Should I rework my code? | Sololearn: Learn to code for FREE!
+ 2

Should I rework my code?

For a project I'm working on I had to write an assembler for a machine language. I already worked out all the code in SML. I chose that because I think it's pattern matching was really useful for creating my symbol table and parsing different command and address instructions. However, I don't know much about reading and writing to other files in this language. When it comes to reading from and writing to a file I have the most experience in python. So would it be easier to look up how to handle my IO in SML, or rework my code into an oop style and use the io I already know? Also I didn't see it in the community rules, but it isn't against the rules to talk about languages not supported by SL is it?

22nd Mar 2023, 11:54 PM
Bob
3 Answers
+ 6
Bob no it isn't against the community rules to discuss other languages than the ones on sololearn. SML is fun.. I would consider maybe transitioning to C++ . It really depends on how big the program to how familiar you are with x language to y language. I, myself, restructured a super lengthy COBOL program into c++ and some additional programs into python. It's really up to you and if you have time constraints. C++ would probably be your best choice based on some things you have mentioned here.
23rd Mar 2023, 12:56 AM
BroFar
BroFar - avatar
+ 2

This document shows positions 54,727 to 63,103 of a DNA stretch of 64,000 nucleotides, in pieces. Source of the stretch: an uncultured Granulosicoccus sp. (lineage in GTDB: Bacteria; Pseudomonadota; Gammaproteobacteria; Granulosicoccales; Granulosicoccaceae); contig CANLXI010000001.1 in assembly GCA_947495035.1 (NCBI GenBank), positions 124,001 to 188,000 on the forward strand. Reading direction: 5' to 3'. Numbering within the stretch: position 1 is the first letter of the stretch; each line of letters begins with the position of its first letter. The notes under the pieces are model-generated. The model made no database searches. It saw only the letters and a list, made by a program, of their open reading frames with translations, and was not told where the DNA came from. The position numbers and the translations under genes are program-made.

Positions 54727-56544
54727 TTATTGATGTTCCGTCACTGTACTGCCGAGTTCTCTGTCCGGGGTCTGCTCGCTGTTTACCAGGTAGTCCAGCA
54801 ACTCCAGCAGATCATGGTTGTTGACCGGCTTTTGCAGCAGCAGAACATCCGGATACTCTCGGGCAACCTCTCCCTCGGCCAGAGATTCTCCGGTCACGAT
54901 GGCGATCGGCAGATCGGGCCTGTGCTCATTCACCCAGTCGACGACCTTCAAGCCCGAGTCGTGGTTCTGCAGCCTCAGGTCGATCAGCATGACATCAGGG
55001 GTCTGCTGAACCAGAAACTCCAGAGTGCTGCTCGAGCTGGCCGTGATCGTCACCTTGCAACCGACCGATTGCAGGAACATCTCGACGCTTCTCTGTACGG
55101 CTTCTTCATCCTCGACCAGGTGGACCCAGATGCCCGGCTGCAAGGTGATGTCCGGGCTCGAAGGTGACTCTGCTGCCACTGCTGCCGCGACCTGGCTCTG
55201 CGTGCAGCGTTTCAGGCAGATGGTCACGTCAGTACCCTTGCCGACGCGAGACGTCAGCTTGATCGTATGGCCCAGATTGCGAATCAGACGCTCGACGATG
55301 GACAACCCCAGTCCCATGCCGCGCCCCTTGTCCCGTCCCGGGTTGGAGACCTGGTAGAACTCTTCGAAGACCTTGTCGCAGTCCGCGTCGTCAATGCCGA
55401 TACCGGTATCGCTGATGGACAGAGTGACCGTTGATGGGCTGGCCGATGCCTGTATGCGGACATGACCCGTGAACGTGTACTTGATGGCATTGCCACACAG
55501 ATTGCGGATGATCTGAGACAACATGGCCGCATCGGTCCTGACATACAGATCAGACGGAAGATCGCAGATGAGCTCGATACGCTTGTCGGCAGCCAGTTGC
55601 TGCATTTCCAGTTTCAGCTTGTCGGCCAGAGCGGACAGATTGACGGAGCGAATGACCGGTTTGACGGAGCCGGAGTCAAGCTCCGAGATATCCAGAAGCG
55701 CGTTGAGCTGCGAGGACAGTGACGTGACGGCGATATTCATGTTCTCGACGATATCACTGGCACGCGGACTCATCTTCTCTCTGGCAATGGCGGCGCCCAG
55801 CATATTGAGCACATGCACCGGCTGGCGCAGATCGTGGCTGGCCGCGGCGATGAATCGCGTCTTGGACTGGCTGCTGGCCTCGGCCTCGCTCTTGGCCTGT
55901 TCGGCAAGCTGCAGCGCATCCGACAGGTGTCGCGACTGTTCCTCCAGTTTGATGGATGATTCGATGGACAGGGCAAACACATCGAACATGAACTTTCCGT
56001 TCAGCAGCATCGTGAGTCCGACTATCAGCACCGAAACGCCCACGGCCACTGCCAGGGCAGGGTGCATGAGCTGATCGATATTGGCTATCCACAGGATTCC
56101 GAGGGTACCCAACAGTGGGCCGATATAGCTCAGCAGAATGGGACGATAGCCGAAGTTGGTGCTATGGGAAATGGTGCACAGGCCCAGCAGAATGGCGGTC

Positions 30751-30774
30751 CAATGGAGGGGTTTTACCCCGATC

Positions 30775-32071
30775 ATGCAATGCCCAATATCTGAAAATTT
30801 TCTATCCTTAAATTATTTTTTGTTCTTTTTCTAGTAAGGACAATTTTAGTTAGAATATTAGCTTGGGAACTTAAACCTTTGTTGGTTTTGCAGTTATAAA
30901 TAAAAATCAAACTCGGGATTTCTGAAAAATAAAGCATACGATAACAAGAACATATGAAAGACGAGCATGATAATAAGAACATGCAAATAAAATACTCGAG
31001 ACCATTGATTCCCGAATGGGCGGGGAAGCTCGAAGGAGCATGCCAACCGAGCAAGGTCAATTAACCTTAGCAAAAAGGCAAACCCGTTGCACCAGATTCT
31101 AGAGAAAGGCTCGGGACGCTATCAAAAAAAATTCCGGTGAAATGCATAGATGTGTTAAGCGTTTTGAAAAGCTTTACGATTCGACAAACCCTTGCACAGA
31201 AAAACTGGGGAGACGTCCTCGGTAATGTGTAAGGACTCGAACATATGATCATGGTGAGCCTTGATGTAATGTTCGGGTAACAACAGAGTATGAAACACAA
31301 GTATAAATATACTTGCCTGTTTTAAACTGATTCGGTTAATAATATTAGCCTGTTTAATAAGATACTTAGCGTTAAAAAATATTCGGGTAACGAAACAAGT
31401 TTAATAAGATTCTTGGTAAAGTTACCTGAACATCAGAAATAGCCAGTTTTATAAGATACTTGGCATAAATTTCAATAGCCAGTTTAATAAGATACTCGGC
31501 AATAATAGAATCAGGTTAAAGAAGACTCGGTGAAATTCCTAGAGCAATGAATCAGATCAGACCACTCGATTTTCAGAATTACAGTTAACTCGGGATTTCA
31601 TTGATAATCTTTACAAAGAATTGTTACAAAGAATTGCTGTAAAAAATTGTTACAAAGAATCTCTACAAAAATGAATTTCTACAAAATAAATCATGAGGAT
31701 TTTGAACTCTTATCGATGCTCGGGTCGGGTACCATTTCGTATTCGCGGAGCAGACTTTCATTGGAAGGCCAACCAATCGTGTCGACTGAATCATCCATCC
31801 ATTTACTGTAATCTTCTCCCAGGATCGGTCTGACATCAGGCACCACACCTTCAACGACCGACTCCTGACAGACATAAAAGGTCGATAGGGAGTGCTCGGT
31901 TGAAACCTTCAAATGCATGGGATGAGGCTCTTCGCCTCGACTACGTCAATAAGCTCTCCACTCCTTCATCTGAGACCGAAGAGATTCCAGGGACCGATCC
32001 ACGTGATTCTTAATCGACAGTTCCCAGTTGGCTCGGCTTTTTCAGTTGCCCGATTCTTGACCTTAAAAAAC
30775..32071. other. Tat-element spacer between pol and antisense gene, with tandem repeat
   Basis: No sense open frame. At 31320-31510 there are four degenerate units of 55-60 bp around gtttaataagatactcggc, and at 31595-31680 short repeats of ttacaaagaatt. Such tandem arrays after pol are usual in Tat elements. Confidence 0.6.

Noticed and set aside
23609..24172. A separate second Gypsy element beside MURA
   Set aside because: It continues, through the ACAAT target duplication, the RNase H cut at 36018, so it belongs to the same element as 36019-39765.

It's fun, but if you've never programmed in a functional style it'll take some getting used to. I like that pattern matching basically lets me turn the whole thing into one case statement, which is kinda like a switch statement but each case is determined by constructors
23rd Mar 2023, 12:35 AM
Bob
+ 2
Have you googled for 'SML file io'? This is what I got. perhaps it could be helpful. https://stackoverflow.com/questions/22080223/using-input-output-in-sml SML sounds interesting, but trying to learn Rust at the moment... adding SML would probably result in a stackoverflow.😅 Looking into similar languages, if I ever managed to nail down the Rust basics and move on to more "academic" languages, I'd probably first try OCaml rather than SML. Based on this: http://adam.chlipala.net/mlcomp/#:~:text=The%20OCaml%20precedence%20rules%20favor,where%20semicolons%20might%20be%20used.
23rd Mar 2023, 10:55 AM
Bob_Li
Bob_Li - avatar